FoI response: Question 1


With regard to the BBC report of one death as of October 2020, correlation with official statistics on all-cause mortality and in care homes shows that this was the only ‘Covid’ death ever to occur in the Western Isles in 2020 (within the care home setting). A ‘Covid’ death was once mentioned on a death certificate listed with other causes. The finer details were excluded from public view.


Western Isles: Deaths involving Covid–19

‘Long Covid’ panic

Even in October 2020, just half a year into ‘the pandemic’, health boards were already promoting the concept of ‘long Covid’, despite the admission that most people who caught ‘the virus’ were not very ill and were able to recover at home without any treatment.    As repported by the BBC, NHS Western Isles said the following (emphasis added): 
Although most people who contracted the infection were not especially unwell and were able to recover in their own homes, some required medical assistance or hospitalisation, so we are very aware that this virus is not only very infectious but also can cause significant problems to some people. There are also the additional long-term unknown risks associated with 'long Covid'.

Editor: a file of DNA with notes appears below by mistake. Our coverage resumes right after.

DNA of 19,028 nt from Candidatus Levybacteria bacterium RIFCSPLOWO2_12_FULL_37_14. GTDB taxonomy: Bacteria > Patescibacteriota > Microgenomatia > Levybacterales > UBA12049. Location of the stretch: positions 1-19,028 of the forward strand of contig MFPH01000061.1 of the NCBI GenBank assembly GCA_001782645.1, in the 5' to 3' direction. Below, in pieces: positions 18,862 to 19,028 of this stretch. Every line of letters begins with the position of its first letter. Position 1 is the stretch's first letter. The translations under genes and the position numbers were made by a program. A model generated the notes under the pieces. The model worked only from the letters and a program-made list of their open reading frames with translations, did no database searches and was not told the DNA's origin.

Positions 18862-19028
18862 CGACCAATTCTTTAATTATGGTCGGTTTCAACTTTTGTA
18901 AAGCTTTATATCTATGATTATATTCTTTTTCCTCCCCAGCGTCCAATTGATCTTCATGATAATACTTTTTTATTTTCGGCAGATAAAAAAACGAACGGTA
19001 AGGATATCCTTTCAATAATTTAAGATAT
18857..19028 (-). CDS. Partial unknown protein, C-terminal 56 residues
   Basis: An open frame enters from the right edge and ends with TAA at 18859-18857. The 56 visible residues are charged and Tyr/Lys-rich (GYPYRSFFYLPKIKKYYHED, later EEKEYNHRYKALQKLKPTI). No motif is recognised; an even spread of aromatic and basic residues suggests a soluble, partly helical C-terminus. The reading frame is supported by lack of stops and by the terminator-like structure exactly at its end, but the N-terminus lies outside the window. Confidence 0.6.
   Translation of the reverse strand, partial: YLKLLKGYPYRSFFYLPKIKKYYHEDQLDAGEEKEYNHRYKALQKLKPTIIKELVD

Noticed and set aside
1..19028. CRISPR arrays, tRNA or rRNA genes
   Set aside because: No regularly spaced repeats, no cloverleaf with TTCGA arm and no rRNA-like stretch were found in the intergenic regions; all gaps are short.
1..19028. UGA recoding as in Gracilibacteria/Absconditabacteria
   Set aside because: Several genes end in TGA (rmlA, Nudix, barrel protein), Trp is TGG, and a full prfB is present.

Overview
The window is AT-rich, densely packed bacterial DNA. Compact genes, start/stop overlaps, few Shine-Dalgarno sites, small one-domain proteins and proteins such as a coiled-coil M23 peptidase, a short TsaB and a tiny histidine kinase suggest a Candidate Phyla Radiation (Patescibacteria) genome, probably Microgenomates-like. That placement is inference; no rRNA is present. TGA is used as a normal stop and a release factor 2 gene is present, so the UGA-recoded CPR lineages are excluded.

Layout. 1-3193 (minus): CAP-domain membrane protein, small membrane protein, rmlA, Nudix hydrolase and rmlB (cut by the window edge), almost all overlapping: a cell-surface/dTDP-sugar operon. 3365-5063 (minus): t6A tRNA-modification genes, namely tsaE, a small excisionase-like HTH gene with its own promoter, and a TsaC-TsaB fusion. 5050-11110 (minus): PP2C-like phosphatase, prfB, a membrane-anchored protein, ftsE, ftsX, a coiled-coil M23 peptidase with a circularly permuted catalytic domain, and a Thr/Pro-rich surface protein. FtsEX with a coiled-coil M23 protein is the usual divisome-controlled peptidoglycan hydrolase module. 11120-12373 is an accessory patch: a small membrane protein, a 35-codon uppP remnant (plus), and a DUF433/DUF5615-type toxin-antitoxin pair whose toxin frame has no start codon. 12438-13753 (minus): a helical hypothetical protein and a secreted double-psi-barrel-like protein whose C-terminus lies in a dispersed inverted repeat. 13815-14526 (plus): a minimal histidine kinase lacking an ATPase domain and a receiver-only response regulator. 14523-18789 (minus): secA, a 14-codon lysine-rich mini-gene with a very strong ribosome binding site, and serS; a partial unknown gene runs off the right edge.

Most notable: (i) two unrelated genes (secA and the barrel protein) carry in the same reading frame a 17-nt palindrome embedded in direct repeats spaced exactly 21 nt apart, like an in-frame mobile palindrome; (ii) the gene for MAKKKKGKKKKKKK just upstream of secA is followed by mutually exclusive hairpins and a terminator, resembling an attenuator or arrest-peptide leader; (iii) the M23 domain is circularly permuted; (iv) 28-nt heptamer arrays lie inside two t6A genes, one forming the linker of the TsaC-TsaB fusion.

Yet no ‘long Covid’

However, a very recent FoI response from the health board shows that there were zero diagnoses of ‘long Covid’ in 2020—and, remarkably, fewer than seven cases over the entire three-year period of the ‘pandemic’. In fact, overall numbers were so small that they could not be revealed due to privacy concerns, and it was noted that even this handful may be over-reported.       
NHS Western Isles: FoI response letter


Mainstream media oblivious to these facts

The BBC Scotland journalist Andrew Thomson, based in Inverness and covering the Highlands and Islands, was tweeting about the condition towards the very end of 2021. Why was he not apparently aware of and reporting on this data?      
Tweet by Andrew Thomson

The prominent charitable group Long Covid Kids Scotland was also promoting the concept of the illness in the Western Isles by contacting MSPs and seeking £18,000 for CO2 monitors and other measures to increase ventilation in schools for a problem that was all but non-existent locally.


Tweet by Long Covid Kids Scotland

A large UK-based study on children covering the first fourteen months of the ‘pandemic’, including the Alpha, Delta and Omicron variants, shows that 100% of children had a full recovery, even amongst the minority that did have severe Covid. No CO2 monitors were required: